“They will work with you and with key partners in the local authority to develop a problem solving approach to prevent crime and anti-social behaviour.”
Each local police team will work closely with their local community as they look to develop bids for the projects which also must meet the priorities in the Police and Crime Plan. Bids must be submitted to the Office of the Police and Crime Commissioner (OPCC) directly by local policing teams.
Grants will be awarded to new, one-off projects that leave a legacy as opposed to continuous year-on-year commitments. This could be, as an example, a road safety project, community engagement activities or a project which supports vulnerable people.
For more information on this fund and how it could benefit your area, please contact your local police team by emailing firstname.lastname@example.org
Message Sent By
Daniel Millington (Cheshire Police / Cheshire Fire and Rescue Service, Media Officer, Corporate Communications)
Monday, 23 November 2020
Cheshire East Council has been working very closely with its schools to develop programmes to help learners respond to the challenges of school lockdown.
Since the first lockdown was announced in March, there has been a period of great innovation in remote education to ensure that students don’t miss out on what would usually be delivered through face to face learning in school.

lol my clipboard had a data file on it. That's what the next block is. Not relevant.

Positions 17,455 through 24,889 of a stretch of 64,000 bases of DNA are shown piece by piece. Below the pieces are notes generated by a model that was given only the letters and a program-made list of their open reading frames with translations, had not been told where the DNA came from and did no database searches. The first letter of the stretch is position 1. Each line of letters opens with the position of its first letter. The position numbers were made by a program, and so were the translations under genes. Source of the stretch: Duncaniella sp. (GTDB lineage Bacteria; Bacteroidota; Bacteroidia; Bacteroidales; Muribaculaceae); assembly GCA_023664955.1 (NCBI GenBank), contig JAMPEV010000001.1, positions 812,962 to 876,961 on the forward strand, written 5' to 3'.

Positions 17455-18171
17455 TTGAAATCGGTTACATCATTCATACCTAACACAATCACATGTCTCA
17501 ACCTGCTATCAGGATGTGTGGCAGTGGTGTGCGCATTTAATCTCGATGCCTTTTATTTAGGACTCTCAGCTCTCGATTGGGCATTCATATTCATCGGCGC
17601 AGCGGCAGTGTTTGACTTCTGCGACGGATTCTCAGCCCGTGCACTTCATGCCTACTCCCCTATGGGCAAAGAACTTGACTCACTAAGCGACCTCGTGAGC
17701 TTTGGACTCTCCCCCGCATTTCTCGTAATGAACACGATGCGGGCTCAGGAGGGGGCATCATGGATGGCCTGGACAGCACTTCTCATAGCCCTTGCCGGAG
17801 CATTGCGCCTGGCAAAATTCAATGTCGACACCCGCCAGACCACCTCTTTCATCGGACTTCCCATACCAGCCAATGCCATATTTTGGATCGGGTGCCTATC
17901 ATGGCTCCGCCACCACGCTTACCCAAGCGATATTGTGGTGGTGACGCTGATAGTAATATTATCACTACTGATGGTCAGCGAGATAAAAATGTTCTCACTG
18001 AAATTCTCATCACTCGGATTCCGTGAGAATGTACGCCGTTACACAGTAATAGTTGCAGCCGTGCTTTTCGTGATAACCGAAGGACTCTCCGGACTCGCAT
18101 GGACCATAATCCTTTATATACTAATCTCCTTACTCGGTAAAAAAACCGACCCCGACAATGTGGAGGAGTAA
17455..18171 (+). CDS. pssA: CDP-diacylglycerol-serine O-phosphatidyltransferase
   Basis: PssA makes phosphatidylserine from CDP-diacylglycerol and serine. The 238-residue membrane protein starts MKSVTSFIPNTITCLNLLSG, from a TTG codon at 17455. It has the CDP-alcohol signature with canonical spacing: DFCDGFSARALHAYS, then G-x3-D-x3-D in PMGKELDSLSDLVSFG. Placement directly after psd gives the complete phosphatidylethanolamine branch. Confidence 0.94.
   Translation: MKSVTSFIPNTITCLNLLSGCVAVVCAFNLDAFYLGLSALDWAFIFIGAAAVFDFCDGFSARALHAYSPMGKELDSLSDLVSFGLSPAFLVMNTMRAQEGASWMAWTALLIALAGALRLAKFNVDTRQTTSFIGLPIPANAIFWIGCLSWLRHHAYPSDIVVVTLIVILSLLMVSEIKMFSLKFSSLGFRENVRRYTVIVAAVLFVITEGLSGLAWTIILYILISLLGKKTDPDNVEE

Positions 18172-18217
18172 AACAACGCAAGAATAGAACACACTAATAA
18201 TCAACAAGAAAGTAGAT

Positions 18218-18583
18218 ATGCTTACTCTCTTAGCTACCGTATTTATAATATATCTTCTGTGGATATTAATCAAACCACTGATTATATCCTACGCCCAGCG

The council has established innovative practice, which directly helps learners to get the best remote learning opportunities, should children need to be educated away from their school setting.
One example of this is the ‘EdTech Demonstrator’ programme, where an initial take up of more than 30 schools have set up an action hub accessing bespoke training in information technology – co-ordinated through the council.
The council is also targeting more disadvantaged learners to give them the best learning opportunities. This work has involved a programme with the Educational Endowment Foundation, which collects all national research into what works best for learners when having to work remotely.
All schools are having to address gaps in learning and establish catch up programmes for pupils. The council has set up a 20-session training and development package for teachers to meet literacy needs through ‘Literacy Counts,’ with a similar programme being planned for numeracy.
Councillor Kathryn Flavell, Cheshire East Council cabinet member for children and families, said: “These initiatives show a clear local authority commitment to embrace collaborative working and the collective support to meet the needs of all our learners.
“It is really pleasing to see this in action with so many fantastic opportunities being accessed through these national and local initiatives.